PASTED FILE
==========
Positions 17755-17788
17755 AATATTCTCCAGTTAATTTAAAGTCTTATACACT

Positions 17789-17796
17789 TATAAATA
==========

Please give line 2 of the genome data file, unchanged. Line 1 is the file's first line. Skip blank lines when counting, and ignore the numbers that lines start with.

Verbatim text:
17755 AATATTCTCCAGTTAATTTAAAGTCTTATACACT